It was a phone call from good friend Mike Commodore, in fact, that tipped him off.
"Mike called and immediately began chirping, telling me his parents had a couple extra rooms at their place (in Alberta) and that I could stay with them," Cole told NHL.com. "At that point I knew something was up and I just tossed the phone over to Willie and told him to talk to Commodore while I finished out my hole."
It wasn't long after that Cole returned a message from Hurricanes General Manager Jim Rutherford, who confirmed that he had been traded to the Edmonton Oilers in exchange for defenseman Joni Pitkanen.
"My name had been rumored in trades for more than a year, so I think I had a hint that something might happen," Cole said. "It was hard in the sense that I developed deep relationships in Raleigh. I've got a lot of friends in that area that have nothing to do with the hockey team and the ones that are involved with the team are some of the closest friends I'll have moving forward the rest of my life.
"I didn't really know what to expect coming to Edmonton, but I think it's been pretty positive being in a traditional hockey city. It's a lot different feel than what I experienced in Carolina, for sure."
On Saturday, Cole returns to the RBC Center, the place he spent the first 6 seasons of his career, highlighted by winning the Stanley Cup in 2006. There's no question playing in the arena where he was so appreciated will flood his memory bank.
"The fans in Carolina were unbelievable when I played there," Cole said. "They always made it easy for me to go about my business, live my life and enjoy myself and my family. We really had a great time raising our children (Bella and Landon) there and, actually, the plan right now is to retire there unless we find someplace better. I've got family that still lives in Raleigh."
Despite the change in scenery, Cole continues to play the game at top speed, something Oilers President of Hockey Operations Kevin Lowe certainly took into consideration when he decided to add the rambunctious 6-foot-2, 205-pound wing to his roster.
"He's a big body, skates well and fits into our game plan," Lowe said.
Cole had 22 goals and 51 points in 73 games with Carolina last season, registering his third straight 20-goal campaign. He scored 10 goals on the power-play, added 4 game-winning goals and finished with a plus-5 rating. The hard-hitting Cole also led the Hurricanes with 186 hits.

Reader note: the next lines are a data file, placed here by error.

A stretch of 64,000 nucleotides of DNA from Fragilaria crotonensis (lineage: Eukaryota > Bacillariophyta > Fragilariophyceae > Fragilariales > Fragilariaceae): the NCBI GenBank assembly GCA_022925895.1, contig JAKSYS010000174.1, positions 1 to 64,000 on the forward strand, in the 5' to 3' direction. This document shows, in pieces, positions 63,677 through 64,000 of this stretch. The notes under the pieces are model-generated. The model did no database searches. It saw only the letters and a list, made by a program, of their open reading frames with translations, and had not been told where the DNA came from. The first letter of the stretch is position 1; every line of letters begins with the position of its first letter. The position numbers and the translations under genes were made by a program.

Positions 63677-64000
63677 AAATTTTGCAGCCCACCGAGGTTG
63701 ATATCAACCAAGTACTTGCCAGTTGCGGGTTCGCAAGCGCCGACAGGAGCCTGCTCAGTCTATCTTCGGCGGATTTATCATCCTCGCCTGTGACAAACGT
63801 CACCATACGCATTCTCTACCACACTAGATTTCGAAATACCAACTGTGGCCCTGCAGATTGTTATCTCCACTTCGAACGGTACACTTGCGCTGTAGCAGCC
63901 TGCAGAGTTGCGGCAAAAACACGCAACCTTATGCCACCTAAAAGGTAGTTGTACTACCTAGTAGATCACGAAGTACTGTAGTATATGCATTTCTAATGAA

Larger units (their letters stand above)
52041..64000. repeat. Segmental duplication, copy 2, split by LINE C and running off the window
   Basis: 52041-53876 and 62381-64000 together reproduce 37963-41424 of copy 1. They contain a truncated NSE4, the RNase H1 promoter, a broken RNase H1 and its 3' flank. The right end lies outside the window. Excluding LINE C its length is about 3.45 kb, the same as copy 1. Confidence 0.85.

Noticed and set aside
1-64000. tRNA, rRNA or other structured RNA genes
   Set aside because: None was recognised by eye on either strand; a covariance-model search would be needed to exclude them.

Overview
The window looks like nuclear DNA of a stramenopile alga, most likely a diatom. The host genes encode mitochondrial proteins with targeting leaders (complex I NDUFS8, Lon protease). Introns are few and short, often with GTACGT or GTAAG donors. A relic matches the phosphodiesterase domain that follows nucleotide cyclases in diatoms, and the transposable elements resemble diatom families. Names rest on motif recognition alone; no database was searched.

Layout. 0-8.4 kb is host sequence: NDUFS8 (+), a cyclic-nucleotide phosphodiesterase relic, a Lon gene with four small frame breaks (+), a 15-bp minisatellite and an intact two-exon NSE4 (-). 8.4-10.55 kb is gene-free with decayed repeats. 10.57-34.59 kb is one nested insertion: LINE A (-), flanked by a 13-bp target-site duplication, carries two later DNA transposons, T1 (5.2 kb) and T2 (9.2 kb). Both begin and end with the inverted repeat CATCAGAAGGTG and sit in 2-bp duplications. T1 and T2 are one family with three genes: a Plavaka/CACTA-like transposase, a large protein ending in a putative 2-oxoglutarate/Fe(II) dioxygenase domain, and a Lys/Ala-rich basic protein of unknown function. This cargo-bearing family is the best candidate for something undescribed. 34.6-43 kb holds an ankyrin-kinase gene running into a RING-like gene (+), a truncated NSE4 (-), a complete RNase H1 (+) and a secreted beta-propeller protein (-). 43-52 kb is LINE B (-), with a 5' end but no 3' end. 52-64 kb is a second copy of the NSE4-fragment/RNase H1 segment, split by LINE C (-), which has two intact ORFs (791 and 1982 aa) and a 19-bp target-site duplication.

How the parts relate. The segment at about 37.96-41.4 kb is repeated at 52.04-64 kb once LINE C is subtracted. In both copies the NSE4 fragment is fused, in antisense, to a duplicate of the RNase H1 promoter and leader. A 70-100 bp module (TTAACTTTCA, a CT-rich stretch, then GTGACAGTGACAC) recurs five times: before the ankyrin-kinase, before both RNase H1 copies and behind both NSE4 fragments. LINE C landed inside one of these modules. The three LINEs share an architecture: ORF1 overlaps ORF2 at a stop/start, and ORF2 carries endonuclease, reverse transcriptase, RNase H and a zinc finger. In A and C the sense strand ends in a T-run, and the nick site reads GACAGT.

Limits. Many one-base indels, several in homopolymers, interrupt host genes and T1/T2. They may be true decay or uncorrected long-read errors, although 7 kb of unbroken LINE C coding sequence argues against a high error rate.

"I play a certain way, and while it may be a little out of control sometimes, I'm just trying to do a job," Cole said. "I guess you could say I'm somewhere between reckless abandon and maintaining some sense of composure. I just want to have that energy and emotion to spark a team and turn the momentum of the game."
Cole left the Hurricanes having skated in 418 career regular-season games, No. 7 all-time in Carolina history. He ranks third all-time in goals (129) and shorthanded goals (7), fourth in penalty minutes (406) and sixth in assists (151), points (280) and power-play goals (32).
He also left an impact off the ice through his tireless charity work, He established the Dream Big Foundation in 2007, and it promotes everything from youth hockey to library and hospital expansion in his hometown of Oswego, N.Y. The non-profit organization was created to support youth hockey programs and children suffering from cancer and other diseases.
"I think it's going to be a fun game to play and should be a great atmosphere and I'm kind of looking forward to getting this game under my belt and out of the way to kind of confirm to myself that I am moving on," Cole said. "What better way for me to kind of cut off the past and move forward with the present? For the first game, I'd rather have it there then having them come to Edmonton."
After starting the season on the Oilers' top line with Shawn Horcoff and Ales Hemsky, he has since been inserted alongside Ethan Moreau and Fernando Pisani.
"The thing I've noticed about this team is the enthusiasm," Cole said. "They're all excited to come and work hard and be a part of it. So I think when you have that, it makes it pretty easy to come to the rink and enjoy yourself. It's easy being around guys like that."
Contact Mike Morreale at firstname.lastname@example.org.